Boeing B-29A Superfortress

Boeing B-29A Superfortress


The Boeing B-29A was the designation for B-29s built at the Boeing plant in Renton.


Between December 1943 and June 1946, Boeing-Renton assembled a total of 1,122 B-29A -BN aircraft, with the first prototype taking flight on December 30, 1943. These models were designed and produced in 16 production blocks, with block numbers reaching as high as seventy-five.

Differences with B-29

The B-29A was in the outside identical to its B-29 counterparts but its main difference was in its wing structure and its method of attachment to the fuselage.


Unlike the B-29’s single unit inboard wing panels that passed through and were bolted at the fuselage centerline, the B-29A featured a two-piece assembly, with a short stub wing center section installed within the fuselage and wings, bolted to it at station 47.75.

Note: Even though some publications say this change made the wingspan 1 foot longer, the official U.S. Air Force documentation shows that the B-29 and B-29A had the same wingspan.

This structural variation had certain drawbacks. It not only added a weight of 706 lbs due to the heavier structure but also decreased the fuel capacity by around 213 gallons in the center wing tank. This reduction in fuel capacity was not well-received and even prompted criticisms from figures such as General LeMay.

late Boeing B-29A flying
The streamlined top turret can be seen in this photo of a B-29A-70-BN (U.S. Air Force photo)


The B-29A used four R-3350-57 engines for power. Later blocks had a design change in the engine nacelles, with the oil coolers and intercoolers placed more toward the back. This gave them a ‘chinless’ look. This new look was playfully called ‘Andy Gump,’ after a popular comic character of that time.


Beginning with block 20-BN, the tail 20mm cannon was replaced by an additional machine gun. Also, the upper forward gun turret got two more 50-caliber machine guns. This made the B-29A the only Superfortress with four machine guns in this turret.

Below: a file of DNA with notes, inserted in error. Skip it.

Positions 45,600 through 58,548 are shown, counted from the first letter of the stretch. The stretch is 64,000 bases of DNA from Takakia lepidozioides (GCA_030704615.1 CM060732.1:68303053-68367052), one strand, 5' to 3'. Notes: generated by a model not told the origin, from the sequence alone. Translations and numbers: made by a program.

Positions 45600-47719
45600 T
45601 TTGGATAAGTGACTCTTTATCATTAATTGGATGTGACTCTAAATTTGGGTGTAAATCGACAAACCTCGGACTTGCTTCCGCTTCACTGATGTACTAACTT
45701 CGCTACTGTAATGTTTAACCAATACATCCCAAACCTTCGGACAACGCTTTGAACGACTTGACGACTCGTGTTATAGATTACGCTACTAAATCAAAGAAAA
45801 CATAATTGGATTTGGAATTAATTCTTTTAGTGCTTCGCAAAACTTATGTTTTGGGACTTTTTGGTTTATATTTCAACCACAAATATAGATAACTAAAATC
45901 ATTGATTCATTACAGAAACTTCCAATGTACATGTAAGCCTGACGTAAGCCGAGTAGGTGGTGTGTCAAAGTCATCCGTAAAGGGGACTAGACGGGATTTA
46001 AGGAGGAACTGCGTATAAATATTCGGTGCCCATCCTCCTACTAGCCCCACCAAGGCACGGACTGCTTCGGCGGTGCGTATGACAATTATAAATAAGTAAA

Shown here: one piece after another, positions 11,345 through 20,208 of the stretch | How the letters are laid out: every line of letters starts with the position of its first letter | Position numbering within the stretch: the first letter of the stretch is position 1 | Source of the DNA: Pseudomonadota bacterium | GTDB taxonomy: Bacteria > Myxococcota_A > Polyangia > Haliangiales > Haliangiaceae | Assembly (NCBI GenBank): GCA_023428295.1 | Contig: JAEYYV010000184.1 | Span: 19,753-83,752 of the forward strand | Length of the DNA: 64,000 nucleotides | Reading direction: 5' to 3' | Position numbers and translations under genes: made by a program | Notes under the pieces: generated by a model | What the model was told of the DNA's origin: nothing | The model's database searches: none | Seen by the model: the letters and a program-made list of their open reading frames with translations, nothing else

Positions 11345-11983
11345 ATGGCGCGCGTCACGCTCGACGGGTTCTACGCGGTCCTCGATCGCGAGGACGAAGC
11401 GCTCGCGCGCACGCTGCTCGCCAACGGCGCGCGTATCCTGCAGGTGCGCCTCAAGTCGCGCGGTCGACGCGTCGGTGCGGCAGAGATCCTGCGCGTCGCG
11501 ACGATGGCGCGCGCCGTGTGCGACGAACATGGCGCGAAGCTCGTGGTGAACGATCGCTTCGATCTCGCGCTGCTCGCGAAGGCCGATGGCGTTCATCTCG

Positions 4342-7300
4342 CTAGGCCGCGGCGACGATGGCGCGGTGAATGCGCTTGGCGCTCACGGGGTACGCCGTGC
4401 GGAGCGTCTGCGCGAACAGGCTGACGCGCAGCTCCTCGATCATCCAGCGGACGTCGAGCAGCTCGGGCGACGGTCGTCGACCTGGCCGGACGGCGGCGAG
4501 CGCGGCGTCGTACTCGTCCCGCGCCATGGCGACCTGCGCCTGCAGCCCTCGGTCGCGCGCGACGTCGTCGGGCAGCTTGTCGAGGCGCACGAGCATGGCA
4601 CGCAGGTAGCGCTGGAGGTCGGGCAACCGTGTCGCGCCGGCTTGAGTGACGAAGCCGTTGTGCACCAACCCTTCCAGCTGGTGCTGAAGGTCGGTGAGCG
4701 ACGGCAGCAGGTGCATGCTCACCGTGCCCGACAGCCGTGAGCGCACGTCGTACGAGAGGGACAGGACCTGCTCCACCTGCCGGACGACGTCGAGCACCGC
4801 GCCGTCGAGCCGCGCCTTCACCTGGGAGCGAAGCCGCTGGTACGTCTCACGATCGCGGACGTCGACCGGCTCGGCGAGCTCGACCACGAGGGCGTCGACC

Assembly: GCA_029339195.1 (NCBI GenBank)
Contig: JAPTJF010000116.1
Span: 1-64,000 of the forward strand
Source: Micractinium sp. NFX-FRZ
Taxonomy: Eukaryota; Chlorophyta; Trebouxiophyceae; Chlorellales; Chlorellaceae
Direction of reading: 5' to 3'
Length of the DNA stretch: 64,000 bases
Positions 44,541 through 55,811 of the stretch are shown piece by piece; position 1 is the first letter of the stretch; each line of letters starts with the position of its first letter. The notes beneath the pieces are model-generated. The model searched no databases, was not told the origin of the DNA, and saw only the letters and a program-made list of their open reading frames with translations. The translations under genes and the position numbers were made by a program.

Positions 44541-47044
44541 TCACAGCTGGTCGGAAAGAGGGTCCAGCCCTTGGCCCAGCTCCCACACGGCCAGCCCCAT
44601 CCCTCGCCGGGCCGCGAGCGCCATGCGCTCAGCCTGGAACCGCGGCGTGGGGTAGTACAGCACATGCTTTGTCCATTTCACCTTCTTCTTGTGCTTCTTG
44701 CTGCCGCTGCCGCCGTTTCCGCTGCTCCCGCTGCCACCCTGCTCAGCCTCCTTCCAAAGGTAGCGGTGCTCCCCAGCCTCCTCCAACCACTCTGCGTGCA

In blocks 70 and 75, the upper forward four-gun turret was redesigned into a streamlined teardrop shape, similar to those fitted to B-50s.

Other modifications

  • Earlier aircraft models came equipped with a fuel transfer system, while later ones switched to a manifold system.
  • Additionally, a formation stick was added to the C-1 autopilot in these later aircraft, an enhancement designed to ease formation flying.
  • Some of the first B-29As had bomb-bay doors that used air pressure and could close in less than a second. This was faster than the usual hydraulic doors which needed seven seconds to close. Starting in early 1945, all new B-29s were made with these quicker, air-pressure doors.

Boeing XB-44

A B-29A (42-93845) was transferred to Pratt & Whitney to serve as an experimental platform for the 28-cylinder, four-row Pratt & Whitney R-4360 air-cooled radial engine. This modification resulted in the aircraft being designated as the XB-44.

B-29A Specification

For technical details on the Boeing B-29A please read Boeing B-29A Superfortress Specifications (1950)

Further reading


  • Boeing B-29 Superfortress (Crowood Aviation Series) by Steve Pace
  • Boeing B-29 Superfortress: The Ultimate Look: From Drawing Board to VJ-Day by William Wolf
  • B-29 Superfortress: Giant Bomber of World War Two and Korea by Graham M. Simons


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Javier Guerrero
Javier Guerrero
Javier is the editor @ Nuclear Companion and loves to investigate and write about the cold war.

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